During the English Civil War the castle was first taken over by the forces of Parliament, and then in 1644, captured by royalists. In the same year, Parliamentary troops under the command of General Major Rowland besieged Laugharne,
which , after a week’s fire, was surrendered by the commander of the garrison. Since then, the castle has been in ruin and has never been rebuilt.


   The original castle from the 12th century was a relatively simple building, protected from the south and west by the river, and from the land by a ditch and an earth rampart crowned with a timber palisade. Inside, the central point was a fortified circuit with a shaft and a dry moat (ringwork).
In the second half of the 12th century, the defensive wall of the inner ward was rebuilt into a stone one, and a large rectangular building was erected inside the perimeter. In the middle of the thirteenth century, the inner ward was reinforced with two large, round towers on the north side and a new range was built on the south side, which replaced the destroyed, earlier ones. The north-west tower was slightly larger, it had three floors and basement, it flanked the gate and probably initially served as a keep. The north-east tower had a basement and two storeys. The south range contained a kitchen on the ground floor and a great hall on the first floor.
Towards the end of the 13th century, in order to avoid another loss of the castle, Guy de Brian II strengthened the north – west gate of the upper castle (inner ward), erecting two towers flanking the passage between them, and adding a lofty, cylindrical tower with spurs to the south – west side of the castle and a smaller latrine bay next to. Fortification of the northern, outer ward, which until now were made of wood, was rebuilt into stone and reinforced with a twin-tower gatehouse on the north side. It had two rooms on the ground floor on the sides for the guards and a room on the first floor. Work continued in the fourteenth century by the grandson of Guy de Brian, who raised the walls and towers and added a new tower on the south-eastern side.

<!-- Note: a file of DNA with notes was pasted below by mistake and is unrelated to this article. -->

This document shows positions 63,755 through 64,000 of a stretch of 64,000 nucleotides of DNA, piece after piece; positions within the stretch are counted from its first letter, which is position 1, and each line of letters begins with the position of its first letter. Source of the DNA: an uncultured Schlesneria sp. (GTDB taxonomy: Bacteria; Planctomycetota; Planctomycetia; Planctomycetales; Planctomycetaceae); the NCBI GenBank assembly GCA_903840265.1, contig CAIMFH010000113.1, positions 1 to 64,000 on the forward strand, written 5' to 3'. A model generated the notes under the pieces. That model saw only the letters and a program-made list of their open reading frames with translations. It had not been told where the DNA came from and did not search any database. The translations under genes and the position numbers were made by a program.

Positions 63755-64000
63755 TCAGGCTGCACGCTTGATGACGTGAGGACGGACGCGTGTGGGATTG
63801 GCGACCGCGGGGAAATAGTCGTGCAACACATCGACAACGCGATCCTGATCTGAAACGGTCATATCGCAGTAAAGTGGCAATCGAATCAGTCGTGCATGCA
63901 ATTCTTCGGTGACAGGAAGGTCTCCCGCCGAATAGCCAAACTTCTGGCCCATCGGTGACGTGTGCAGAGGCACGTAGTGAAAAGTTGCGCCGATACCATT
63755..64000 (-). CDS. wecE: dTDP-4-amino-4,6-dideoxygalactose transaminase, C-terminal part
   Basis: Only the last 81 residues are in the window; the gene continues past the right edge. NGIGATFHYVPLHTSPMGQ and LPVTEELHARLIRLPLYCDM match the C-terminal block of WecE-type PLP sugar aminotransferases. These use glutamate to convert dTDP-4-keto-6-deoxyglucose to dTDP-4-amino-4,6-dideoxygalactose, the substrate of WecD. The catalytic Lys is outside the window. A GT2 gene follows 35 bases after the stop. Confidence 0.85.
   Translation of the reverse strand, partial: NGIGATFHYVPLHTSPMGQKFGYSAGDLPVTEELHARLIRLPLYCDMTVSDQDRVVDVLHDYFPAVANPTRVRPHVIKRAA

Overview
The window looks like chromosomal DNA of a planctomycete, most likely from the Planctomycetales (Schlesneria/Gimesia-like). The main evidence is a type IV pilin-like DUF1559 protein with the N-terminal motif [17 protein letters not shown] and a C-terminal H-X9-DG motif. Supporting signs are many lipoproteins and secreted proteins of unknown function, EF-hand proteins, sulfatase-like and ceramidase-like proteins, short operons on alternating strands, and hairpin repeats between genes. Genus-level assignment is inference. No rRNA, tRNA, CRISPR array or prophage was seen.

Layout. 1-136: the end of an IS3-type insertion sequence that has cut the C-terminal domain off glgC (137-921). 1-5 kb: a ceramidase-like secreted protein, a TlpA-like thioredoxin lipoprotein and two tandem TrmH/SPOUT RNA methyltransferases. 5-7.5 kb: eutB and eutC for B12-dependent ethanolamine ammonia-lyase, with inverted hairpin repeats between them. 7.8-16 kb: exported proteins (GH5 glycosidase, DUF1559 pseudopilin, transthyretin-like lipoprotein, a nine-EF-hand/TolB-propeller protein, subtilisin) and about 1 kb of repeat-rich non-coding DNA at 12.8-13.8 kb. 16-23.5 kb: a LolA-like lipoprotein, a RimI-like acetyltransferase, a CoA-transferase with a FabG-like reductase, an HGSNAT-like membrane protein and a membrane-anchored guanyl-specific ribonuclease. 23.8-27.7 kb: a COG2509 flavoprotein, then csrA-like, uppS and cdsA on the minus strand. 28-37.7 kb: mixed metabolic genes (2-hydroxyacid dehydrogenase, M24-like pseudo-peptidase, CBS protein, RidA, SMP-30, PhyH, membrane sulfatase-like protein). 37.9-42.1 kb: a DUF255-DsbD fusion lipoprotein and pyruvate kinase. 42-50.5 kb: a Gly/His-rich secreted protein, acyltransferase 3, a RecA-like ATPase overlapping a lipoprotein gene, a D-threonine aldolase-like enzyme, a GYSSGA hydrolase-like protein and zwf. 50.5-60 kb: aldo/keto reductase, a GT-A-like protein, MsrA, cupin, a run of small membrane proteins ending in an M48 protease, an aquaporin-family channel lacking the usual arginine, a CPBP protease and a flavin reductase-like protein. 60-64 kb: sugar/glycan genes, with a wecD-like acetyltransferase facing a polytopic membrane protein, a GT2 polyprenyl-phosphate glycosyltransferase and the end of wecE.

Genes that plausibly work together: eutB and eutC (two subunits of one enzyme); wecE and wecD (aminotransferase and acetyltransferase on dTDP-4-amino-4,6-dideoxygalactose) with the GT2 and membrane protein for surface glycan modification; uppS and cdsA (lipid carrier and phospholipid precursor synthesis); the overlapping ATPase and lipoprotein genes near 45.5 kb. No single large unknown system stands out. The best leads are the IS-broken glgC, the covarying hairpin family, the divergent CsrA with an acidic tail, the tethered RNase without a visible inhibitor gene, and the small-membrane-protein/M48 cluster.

The last modifications brought renaissance rebuilding from the 16th century. In addition to piercing large, rectangular windows in towers and gates, a new range was built with a narrow semicircular tower between the cylindrical northern towers of the upper castle.

Current state

   The castle has survived to modern times in the form of a ruin. Almost the entire outer perimeter of the defensive walls has been preserved along with the northern gate, ruined during the English Civil War, the north-west and south-west towers. The second of the great cylindrical towers, north-eastern, has only been preserved in half. Also from the main entrance gatehouse to the inner ward is visible only, rebuilt in the sixteenth century, the outer, northern facade. Also only the outer wall survived from the southern range. The castle is open from March 24 to November 4, from 10:00 to 17:00.

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Kenyon J., The medieval castles of Wales, Cardiff 2010.
Website, Laugharne castle.